FlourishAnyway is an Industrial/Organizational psychologist committed to uplifting and educating others to be reach their full potential.
For Genetic Testing, the Future Is Already Here
Who Owns Your Data?
Before you spit into that vial and mail it away, make sure you understand the risks of what you're about to undertake. This devil's bargain is about much more than learning about your genealogy and health traits. It could comprise your ability to get life, disability, or long term care insurance or severely affect the rates you pay for those services. It could also impact your genetic relatives, even though they did not personally undergo testing.
23andMe is not the only direct-to-consumer genetic testing service, but it is the largest company in the market. The company is a for-profit, publicly traded organization with major financial backing from pharmaceutical giants GlaxoSmithKline, Johnson & Johnson, and others. Those multi-billion-dollar drug companies obviously seek your valuable genetic data. When you sign up for the service, you are agreeing to sell 23andMe your genetic information so that they can re-sell that biological data to others.
In December 2013, the U.S. Food and Drug Administration (FDA) raised some red flags with 23andMe, and it was out of the genetic testing business until October 2015. In the years since, however, they've come back with a vengeance thanks to clever marketing and Americans' interest in genealogy. But don't be too quick to sign up.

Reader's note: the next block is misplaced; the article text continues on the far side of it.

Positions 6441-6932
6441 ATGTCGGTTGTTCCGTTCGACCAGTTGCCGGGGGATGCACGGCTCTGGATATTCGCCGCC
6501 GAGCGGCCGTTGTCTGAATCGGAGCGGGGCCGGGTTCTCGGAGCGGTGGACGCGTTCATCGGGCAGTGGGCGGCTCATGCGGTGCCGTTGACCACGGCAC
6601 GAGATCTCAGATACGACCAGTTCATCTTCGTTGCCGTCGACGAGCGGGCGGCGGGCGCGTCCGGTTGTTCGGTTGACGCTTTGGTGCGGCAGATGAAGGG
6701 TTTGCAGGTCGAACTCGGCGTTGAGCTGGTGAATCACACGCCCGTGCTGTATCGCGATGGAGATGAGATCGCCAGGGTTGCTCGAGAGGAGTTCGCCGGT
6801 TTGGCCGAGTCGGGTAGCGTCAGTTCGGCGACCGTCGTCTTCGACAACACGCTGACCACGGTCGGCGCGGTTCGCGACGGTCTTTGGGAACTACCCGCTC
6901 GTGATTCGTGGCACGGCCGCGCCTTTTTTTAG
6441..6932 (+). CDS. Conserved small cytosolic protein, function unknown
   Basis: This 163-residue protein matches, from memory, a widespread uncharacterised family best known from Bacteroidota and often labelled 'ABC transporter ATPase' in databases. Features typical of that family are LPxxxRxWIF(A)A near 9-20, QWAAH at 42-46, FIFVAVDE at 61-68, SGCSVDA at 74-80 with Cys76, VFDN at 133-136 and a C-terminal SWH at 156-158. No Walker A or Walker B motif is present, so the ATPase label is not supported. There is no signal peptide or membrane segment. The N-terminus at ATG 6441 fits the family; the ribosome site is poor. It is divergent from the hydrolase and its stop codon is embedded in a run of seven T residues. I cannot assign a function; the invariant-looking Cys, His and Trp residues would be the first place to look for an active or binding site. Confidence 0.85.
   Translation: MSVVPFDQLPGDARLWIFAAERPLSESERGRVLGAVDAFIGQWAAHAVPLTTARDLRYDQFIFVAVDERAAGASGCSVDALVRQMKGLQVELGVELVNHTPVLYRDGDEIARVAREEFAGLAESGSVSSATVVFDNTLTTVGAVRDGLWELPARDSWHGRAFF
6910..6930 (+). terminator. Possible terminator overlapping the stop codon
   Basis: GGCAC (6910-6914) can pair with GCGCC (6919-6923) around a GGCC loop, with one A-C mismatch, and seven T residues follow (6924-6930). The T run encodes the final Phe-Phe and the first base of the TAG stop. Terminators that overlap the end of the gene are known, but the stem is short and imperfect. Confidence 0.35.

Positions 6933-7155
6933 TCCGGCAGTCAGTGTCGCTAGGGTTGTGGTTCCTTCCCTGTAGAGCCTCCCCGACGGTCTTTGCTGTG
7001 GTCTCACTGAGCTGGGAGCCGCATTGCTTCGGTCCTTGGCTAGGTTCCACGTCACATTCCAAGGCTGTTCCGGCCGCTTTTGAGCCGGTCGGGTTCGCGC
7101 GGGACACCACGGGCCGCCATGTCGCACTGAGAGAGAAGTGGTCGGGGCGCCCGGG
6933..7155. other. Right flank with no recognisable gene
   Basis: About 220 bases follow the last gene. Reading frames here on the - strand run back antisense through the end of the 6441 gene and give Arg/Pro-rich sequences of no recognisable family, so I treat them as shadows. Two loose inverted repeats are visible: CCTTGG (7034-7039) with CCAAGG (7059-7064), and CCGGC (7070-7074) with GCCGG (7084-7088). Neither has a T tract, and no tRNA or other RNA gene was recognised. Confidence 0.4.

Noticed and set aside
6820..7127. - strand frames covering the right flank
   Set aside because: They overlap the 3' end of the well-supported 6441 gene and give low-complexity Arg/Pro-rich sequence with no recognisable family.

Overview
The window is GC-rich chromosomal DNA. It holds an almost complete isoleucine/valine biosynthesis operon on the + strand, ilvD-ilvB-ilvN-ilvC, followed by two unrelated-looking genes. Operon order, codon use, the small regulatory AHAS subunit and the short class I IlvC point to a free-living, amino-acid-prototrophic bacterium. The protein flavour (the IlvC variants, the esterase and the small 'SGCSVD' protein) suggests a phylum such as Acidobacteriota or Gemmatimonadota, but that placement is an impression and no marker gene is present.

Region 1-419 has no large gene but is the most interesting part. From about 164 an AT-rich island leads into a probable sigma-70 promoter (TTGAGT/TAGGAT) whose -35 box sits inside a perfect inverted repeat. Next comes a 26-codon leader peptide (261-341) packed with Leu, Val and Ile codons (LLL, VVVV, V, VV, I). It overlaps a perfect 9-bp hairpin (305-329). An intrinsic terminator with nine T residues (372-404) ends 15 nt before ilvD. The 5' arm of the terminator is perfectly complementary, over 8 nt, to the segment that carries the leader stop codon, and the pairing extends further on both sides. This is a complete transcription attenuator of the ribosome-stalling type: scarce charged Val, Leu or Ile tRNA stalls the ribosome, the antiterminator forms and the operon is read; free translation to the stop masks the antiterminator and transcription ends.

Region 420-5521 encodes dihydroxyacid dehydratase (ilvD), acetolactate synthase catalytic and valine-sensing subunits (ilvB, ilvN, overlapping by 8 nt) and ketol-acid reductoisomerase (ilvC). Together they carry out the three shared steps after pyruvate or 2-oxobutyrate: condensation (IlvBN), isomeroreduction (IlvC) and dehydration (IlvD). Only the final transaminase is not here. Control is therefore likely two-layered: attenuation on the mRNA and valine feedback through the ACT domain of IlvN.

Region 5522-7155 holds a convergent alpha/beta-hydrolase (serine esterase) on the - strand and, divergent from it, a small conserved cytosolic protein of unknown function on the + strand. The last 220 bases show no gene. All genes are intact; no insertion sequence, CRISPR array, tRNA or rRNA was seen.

Prior to December 2013, 23andMe touted new age promises of direct-to-consumer genetic testing. At the time, eager users like me were provided with personalized information regarding:
- Risks for 120 health conditions
- Carrier status for 49 rare diseases
- Standing on 57 traits
(The reports sound more useful than they really were, however.)
Users paid $99 for:
- surveys that benefit the medical research community—pharmaceutical companies pay 23andMe big bucks for access to your data.
- uninterpretable raw genetic data.
- ancestry information and
- risk. Plenty of it.
Colorful Survey Topics and Your Private Information
There's No Going Back
If you're not feeling exposed yet, then you should be.
In addition to the ancestry benefits that 23andMe touts, consumers of DNA testing should understand possible medical, legal, and personal risks of getting such testing. They should understand that once certain information is provided, it can never be taken back. This is the proverbial horse that's been let out of the barn. There's no going back on this information.
No matter how curious you are, the benefits that 23andMe provides should pale in comparison to its risks. Yes, welcome to the brave new world of
- spit in a test tube
- pay $99 plus shipping
- answer loads of intrusive personal questions about your health and lifestyle (known medical conditions, pesticide exposure, sexuality, family background, drug use, etc.)
- then turn over your medical and personal data so big companies like Pfizer and Genetech can use it for their own financial gain. (Yes, folks, this is where Big Pharma steps in.)